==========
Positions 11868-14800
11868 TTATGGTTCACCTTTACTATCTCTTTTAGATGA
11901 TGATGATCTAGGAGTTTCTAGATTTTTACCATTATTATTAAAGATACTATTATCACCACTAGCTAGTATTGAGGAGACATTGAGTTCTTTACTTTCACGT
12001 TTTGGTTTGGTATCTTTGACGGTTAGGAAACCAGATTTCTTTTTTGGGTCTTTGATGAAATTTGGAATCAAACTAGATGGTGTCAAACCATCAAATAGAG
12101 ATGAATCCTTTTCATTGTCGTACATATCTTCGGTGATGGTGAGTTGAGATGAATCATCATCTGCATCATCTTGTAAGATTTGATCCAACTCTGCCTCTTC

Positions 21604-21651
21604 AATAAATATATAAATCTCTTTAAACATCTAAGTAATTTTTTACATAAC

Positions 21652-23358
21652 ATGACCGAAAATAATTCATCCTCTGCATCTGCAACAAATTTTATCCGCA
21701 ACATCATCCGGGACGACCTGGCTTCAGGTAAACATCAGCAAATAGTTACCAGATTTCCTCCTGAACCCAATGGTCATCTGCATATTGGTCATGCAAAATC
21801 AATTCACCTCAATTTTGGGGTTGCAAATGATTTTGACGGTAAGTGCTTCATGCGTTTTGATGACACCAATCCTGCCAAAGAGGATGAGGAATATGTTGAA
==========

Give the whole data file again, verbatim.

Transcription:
Positions 11868-14800
11868 TTATGGTTCACCTTTACTATCTCTTTTAGATGA
11901 TGATGATCTAGGAGTTTCTAGATTTTTACCATTATTATTAAAGATACTATTATCACCACTAGCTAGTATTGAGGAGACATTGAGTTCTTTACTTTCACGT
12001 TTTGGTTTGGTATCTTTGACGGTTAGGAAACCAGATTTCTTTTTTGGGTCTTTGATGAAATTTGGAATCAAACTAGATGGTGTCAAACCATCAAATAGAG
12101 ATGAATCCTTTTCATTGTCGTACATATCTTCGGTGATGGTGAGTTGAGATGAATCATCATCTGCATCATCTTGTAAGATTTGATCCAACTCTGCCTCTTC

Positions 21604-21651
21604 AATAAATATATAAATCTCTTTAAACATCTAAGTAATTTTTTACATAAC

Positions 21652-23358
21652 ATGACCGAAAATAATTCATCCTCTGCATCTGCAACAAATTTTATCCGCA
21701 ACATCATCCGGGACGACCTGGCTTCAGGTAAACATCAGCAAATAGTTACCAGATTTCCTCCTGAACCCAATGGTCATCTGCATATTGGTCATGCAAAATC
21801 AATTCACCTCAATTTTGGGGTTGCAAATGATTTTGACGGTAAGTGCTTCATGCGTTTTGATGACACCAATCCTGCCAAAGAGGATGAGGAATATGTTGAA